Let $\mathbf A$ be an arbitrary $n \times m$ matrix with $n \ge m$. I want to find $\mathbf X$ of the same size with orthonormal columns that minimizes the Frobenius norm of the difference between $\mathbf X$ and $\mathbf A$:

$$\arg\min \|\mathbf A-\mathbf X\|_{\text F}^2 \quad \text{s.t.} \quad \mathbf X^\top\mathbf X = \mathbf I_m.$$

Alternatively and equivalently, one can ask to maximize $\operatorname{tr}(\mathbf X^\top \mathbf A)$ under the same constraint:

$$\|\mathbf A-\mathbf X\|_{\text F}^2 = \|\mathbf A\|_{\text F}^2 + m - 2\operatorname{tr}(\mathbf X^\top \mathbf A).$$

I know the solution: do a thin SVD $\mathbf Y = \mathbf{USV}^\top$ and set $\mathbf X = \mathbf U \mathbf V^\top$. Questions:

  1. How to prove this fact in the most compact way possible? Does it follow from some other more well-known or "named" result (such as, e.g., the Eckart-Young theorem)?

  2. Does this procedure have a name? I am thinking of something along the lines of "minimum distance orthogonalization" but I cannot find anything. At the same time I vaguely remember reading about it before. What would be the right keywords to find the solution?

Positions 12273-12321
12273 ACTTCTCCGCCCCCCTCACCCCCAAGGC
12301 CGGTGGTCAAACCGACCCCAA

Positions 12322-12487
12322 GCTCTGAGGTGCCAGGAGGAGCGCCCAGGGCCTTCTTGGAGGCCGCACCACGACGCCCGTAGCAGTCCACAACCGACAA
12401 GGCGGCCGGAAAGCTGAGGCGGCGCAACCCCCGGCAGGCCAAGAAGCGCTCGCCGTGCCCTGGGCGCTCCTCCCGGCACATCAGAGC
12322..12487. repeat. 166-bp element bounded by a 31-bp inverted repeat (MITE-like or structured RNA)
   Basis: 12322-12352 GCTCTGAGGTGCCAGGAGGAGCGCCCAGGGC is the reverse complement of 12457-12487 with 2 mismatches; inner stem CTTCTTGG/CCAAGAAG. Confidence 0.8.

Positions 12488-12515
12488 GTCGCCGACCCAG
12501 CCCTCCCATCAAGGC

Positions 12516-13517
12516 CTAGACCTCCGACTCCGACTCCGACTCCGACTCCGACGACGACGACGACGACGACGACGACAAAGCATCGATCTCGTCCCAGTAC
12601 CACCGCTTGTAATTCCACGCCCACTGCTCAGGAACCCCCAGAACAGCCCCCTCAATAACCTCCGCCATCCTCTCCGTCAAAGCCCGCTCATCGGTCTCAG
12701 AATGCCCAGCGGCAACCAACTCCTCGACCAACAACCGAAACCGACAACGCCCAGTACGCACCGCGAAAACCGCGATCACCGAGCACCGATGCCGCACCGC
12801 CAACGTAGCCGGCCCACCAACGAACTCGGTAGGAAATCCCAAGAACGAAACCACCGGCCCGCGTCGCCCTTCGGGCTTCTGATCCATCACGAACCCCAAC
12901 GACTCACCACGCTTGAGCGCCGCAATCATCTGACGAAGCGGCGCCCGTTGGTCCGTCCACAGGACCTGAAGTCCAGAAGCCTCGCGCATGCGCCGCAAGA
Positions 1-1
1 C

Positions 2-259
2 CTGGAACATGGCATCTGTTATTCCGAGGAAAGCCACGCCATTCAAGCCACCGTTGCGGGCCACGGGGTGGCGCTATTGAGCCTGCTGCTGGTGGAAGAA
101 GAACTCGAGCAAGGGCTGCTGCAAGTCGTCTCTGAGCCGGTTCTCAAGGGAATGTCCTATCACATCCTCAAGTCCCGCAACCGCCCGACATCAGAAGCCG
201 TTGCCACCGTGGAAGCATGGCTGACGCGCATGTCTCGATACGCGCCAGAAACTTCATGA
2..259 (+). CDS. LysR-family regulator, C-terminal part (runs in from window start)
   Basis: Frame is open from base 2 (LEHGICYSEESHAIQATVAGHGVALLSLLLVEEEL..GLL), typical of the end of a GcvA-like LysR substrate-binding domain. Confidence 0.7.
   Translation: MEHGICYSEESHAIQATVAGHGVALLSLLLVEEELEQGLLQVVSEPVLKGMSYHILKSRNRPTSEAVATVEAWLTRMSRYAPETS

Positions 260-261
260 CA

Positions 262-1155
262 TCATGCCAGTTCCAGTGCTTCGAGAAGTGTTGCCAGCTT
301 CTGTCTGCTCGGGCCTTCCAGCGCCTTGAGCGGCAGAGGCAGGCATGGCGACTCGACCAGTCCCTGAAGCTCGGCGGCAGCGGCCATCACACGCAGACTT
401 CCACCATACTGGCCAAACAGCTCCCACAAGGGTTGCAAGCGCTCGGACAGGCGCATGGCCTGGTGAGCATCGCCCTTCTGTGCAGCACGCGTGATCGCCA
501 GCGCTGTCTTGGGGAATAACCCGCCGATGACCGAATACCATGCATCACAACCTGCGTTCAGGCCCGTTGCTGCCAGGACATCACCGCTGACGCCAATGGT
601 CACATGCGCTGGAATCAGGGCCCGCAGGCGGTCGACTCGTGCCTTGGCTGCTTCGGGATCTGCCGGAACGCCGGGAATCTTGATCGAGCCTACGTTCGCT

Q1. Proof

Given $\mathbf A$ that is square or tall, we want to maximize $\operatorname{tr}(\mathbf A^\top \mathbf X)$ subject to $\mathbf X^\top \mathbf X=\mathbf I$.

Let us denote by $\mathbf A = \mathbf{USV}^\top=\mathbf{\tilde U}\mathbf{\tilde S}\mathbf V^\top$ the "thin" and the "full" SVD of $\mathbf A$. Now we have:

\begin{align} \operatorname{tr}(\mathbf X^\top \mathbf A) &= \operatorname{tr}(\mathbf X^\top \mathbf {\tilde U}\mathbf {\tilde S}\mathbf V^\top) = \operatorname{tr}(\mathbf {\tilde S} \mathbf V^\top\mathbf X^\top\mathbf{\tilde U}) \\&= \operatorname{tr}(\mathbf{\tilde S} \mathbf P) = \sum s_i P_{ii} \le \sum s_i = \operatorname{tr}(\mathbf S). \end{align}